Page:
The reality behind the hype: Machine Learning & Artificial Intelligence
Whenever a new technology surfaces and appears to change the world, there’s always an enthusiastic bandwagon of companies and marketers trying to cash in on that hype. Think Radium chocolate promoted for “its rejuvenation power,” more recently pointless IoT devices (Like my recently disposed of wifi coffee machine) or BigData being the answer to any question.
Fortunately, this centuries technology buzzwords are far less likely to make you glow in the dark, however, blindly following the new crop of “Machine Learning” (ML) and “Artificial Intelligence” (AI) spiel can still lead to unwanted side-effects. Understanding what these terms are and where they’re useful (and potentially dangerous) is vital to separating genuine technical advancement from someone riding the coat-tails of new big-crypto-data-chain-o’-things.
Machine Learning is a Technique, not a solution – When tasked with the problem of housing people in a big city. The solution isn’t “concrete”. It may be an important component, but the solution is far more than a single building material alone.
ML on its own doesn’t magically reduce cost, improve predictions or provide anything at all… unless you know where to use it.
Not every problem benefits from Machine Learning – After the roaring success of the concrete skyscraper, I’ve decided to branch out into aircraft. I’ve all the skill and experience with concrete to make the best concrete aircraft the world has ever seen. We’ve heard the term: “If your only tool is a hammer, every problem looks like a nail”. The same applies here. People’s desperation to appear cutting edge drives them to wax lyrical about their ‘industry-leading ML’. Which (if they’re using ML at all) is potentially less efficient and at worse potentially dangerous than the algorithmic alternative.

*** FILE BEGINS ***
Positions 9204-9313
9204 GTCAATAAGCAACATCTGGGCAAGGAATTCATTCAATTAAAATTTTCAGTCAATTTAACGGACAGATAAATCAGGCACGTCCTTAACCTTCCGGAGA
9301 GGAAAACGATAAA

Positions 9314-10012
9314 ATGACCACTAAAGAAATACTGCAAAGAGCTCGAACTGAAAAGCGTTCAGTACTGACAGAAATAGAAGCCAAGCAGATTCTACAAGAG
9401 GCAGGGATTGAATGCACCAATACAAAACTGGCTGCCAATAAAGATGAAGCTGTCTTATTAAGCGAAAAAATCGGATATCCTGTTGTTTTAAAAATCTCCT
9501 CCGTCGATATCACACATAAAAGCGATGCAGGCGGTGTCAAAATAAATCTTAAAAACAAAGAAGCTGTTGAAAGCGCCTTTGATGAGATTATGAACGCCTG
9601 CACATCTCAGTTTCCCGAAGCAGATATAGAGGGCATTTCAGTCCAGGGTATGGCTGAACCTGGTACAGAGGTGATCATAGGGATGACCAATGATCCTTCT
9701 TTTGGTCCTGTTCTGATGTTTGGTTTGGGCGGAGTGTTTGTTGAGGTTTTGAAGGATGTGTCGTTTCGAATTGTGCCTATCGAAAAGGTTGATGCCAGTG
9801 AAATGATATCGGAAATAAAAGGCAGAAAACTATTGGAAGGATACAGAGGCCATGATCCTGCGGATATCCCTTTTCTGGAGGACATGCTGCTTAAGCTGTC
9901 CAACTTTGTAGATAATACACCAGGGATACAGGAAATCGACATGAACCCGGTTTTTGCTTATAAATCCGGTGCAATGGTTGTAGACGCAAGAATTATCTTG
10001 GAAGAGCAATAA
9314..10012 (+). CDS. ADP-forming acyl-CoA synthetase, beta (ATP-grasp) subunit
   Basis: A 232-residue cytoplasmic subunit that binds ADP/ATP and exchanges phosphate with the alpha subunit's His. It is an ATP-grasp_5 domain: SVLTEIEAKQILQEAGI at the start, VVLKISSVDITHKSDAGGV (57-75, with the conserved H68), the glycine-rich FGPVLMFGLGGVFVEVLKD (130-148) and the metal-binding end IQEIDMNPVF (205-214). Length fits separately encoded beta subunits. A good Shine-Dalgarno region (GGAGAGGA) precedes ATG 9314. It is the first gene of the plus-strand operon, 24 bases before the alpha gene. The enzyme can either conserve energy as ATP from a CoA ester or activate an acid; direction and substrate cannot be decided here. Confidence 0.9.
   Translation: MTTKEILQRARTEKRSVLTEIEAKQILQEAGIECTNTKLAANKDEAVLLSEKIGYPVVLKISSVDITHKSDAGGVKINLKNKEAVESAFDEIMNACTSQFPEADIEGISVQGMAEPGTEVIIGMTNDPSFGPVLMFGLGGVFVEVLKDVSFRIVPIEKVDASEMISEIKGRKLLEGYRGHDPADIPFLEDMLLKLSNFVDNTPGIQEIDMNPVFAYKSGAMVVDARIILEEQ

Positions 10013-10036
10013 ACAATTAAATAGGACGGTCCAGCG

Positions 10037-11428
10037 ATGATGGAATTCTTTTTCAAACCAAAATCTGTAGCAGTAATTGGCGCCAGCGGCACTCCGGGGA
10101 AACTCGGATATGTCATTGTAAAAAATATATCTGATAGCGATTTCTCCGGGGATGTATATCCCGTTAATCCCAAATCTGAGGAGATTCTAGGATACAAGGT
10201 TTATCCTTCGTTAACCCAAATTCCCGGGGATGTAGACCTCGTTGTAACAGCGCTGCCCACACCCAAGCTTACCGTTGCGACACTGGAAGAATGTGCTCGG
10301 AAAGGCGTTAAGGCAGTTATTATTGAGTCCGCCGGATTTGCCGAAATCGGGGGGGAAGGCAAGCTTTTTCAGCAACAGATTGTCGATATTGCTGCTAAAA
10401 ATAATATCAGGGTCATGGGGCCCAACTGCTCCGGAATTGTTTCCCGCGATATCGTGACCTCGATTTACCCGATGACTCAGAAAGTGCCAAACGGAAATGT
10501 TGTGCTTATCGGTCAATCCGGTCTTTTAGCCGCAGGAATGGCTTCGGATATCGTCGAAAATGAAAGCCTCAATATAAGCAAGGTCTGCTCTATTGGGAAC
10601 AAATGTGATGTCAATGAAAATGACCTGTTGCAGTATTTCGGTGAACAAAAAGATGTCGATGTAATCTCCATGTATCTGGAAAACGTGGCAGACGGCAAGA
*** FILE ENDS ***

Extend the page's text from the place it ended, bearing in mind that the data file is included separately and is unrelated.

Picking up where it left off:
There are risks – Introducing any form of AI into a system brings with it several extra concerns depending on the what problem you’re trying to solve. ML models require “training” (the “L” part of ML). The results of this being a system which can now ideally make some sort of decisions for you. However, this system isn’t often clear to understand. When learning mathematics you’re taught to show you are working so the teacher can ensure you’re using the correct technique. This doesn’t come for free with ML. Entrusting a computer with making complex or potentially dangerous decisions needs a lot of thought.
Tesla’s autopilot is certainly one of the most impressive examples of ML that I can think of and it still throws its hands in the air the second it’s not 100% comfortable, giving control back to the driver. Tesla’s software architects have had to consciously introduce “uncertainty” into autopilot to guard against disasters.
So, should we be shunning anyone who professes to achieve something using one of these techniques? Certainly not. It’s an incredibly exciting time for technology, we have developed tools and practices that are enabling some truly amazing things.
Any Machine Learning powered technology should have a compelling “Why” use ML for their corresponding “How” they use ML. If the “Why” is marketing buzzwords and twitter follows, they’ve probably not put enough thought into their “How”.